Did you know that the best workout you can do for your body is walking? Seriously, plain ol’ walking is the best way to load all of your tissues along their axis. That means no heels, including athletic shoes that have a slight heel, and posture should be perfect. Think of Tadasana, or your best posture, with your skull stacking on top of your ribcage, which stacks on top of your pelvis, which stacks on top of your perfectly parallel feet. Sounds easy enough, right?

Most people tend to have their torso pitched forwards as they walk and instead of propelling themselves forward using their gluteals and hamstrings (big ol’ booty muscles), they end up picking their legs up in front of them to catch themselves from falling. This only works to increase the tightness in the quadriceps and psoas, which are already shortened from sitting all day. Seems counterproductive, doesn’t it?

Stacking all of your bones on top of one another helps your muscles stabilize the entire skeleton. Our muscles can only contract in one direction – so, instead of working around the new kinks and bends created by slouching, they just turn off, leaving the work for another tissue.

In addition to having completely flat shoes, you also need to keep your feet parallel as you walk. Just as you wouldn’t ski with your skis turned out, you shouldn’t walk with your feet turned out. You need a flat and parallel foundation to load your tissues evenly.

Walking is the perfect NATURAL movement that allows all your joints to move through healthy ranges of motion while only having to manage your body’s weight. Allow your arms to swing naturally by your side, don’t worry too much about which way they are moving or trying to move them further (or less).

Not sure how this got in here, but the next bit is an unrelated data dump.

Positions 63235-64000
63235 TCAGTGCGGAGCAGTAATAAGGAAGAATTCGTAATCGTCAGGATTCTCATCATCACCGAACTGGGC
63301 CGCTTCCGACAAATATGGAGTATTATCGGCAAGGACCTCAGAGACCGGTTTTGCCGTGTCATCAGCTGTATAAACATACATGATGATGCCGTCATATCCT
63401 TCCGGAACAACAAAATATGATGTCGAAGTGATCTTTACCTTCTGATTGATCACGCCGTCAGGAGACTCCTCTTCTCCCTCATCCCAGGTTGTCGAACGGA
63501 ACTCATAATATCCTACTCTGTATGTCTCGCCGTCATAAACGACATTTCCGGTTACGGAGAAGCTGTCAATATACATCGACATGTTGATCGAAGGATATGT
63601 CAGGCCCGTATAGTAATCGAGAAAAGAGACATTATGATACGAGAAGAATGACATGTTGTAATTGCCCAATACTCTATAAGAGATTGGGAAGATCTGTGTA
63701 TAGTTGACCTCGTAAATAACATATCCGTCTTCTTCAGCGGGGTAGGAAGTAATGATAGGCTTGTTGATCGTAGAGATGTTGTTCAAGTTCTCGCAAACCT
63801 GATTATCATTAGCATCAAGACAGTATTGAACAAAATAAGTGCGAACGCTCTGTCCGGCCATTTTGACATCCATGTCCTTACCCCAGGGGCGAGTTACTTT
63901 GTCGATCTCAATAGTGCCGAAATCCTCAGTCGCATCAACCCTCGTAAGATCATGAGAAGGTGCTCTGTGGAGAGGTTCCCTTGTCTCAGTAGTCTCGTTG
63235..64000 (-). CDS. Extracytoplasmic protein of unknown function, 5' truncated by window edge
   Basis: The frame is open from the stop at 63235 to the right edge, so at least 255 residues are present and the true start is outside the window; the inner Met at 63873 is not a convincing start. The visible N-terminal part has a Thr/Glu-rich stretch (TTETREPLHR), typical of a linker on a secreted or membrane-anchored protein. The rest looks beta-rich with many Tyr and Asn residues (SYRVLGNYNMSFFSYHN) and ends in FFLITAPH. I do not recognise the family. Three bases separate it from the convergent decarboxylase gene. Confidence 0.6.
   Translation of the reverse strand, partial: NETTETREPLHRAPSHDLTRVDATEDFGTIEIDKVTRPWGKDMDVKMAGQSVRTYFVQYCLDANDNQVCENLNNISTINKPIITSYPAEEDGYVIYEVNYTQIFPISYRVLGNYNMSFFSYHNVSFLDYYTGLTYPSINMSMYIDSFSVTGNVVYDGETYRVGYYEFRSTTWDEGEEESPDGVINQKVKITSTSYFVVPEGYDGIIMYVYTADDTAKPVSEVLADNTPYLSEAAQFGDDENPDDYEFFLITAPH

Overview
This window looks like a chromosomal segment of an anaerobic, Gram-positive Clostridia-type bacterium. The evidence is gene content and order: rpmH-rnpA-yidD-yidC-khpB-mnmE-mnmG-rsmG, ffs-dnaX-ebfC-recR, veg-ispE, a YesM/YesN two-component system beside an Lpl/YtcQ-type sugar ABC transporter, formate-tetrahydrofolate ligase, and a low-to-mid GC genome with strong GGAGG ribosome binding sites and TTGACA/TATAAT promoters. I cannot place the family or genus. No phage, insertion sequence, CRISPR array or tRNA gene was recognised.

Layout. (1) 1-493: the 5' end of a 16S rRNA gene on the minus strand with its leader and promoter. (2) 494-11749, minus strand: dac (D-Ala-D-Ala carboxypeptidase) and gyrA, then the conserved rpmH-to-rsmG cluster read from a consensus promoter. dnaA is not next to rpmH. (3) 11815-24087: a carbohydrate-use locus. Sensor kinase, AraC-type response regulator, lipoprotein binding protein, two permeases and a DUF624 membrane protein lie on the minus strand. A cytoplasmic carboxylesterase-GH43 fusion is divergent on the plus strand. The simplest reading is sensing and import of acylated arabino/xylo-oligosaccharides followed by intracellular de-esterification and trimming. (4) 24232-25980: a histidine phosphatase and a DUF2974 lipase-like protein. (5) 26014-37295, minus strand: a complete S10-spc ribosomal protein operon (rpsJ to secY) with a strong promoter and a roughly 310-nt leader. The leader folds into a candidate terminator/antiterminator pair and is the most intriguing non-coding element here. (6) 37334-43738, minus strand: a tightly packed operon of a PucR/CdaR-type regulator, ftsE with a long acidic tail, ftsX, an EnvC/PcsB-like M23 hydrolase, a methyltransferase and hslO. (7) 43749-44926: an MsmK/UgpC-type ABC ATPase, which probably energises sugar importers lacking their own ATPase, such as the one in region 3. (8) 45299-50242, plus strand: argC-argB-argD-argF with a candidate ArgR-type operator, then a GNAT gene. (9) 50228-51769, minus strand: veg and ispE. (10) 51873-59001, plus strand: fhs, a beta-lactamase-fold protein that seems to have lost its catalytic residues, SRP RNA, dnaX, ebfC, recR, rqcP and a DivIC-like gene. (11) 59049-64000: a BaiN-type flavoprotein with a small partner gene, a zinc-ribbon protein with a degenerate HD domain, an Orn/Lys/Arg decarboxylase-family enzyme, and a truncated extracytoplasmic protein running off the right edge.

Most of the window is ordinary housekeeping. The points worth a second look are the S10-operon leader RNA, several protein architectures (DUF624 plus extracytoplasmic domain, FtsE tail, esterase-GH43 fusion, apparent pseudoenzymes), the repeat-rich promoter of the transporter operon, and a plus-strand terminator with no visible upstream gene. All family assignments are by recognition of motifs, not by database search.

So, how much is enough? 3 miles is the bare minimum, but don’t worry, it doesn’t need to be done in one bout. You can squeeze walking in throughout your day, just shooting for 3 miles by bedtime. Think 10,000 steps is enough? My dad’s FitBit records his 10,000 steps as 2.8 miles, and doesn’t account for the extra jiggling it gets on his wrist. 10,000 steps are not enough!

But don’t get worked up over quantity, think quality. If you are unable to walk around the block maintaining your Tadasana spine and parallel feet, work on that until you can. Once you have the small distances down pat, start to slowly increase your distance, going a little bit further each time.

I googled “how not to walk” to find a photo for this post. Most of the pictures were of people walking their dogs or getting dragged by them. This girl cracks me up because she is carrying her pup and still has a great Tadasana spine! Now, if only she could relax her elbows a bit…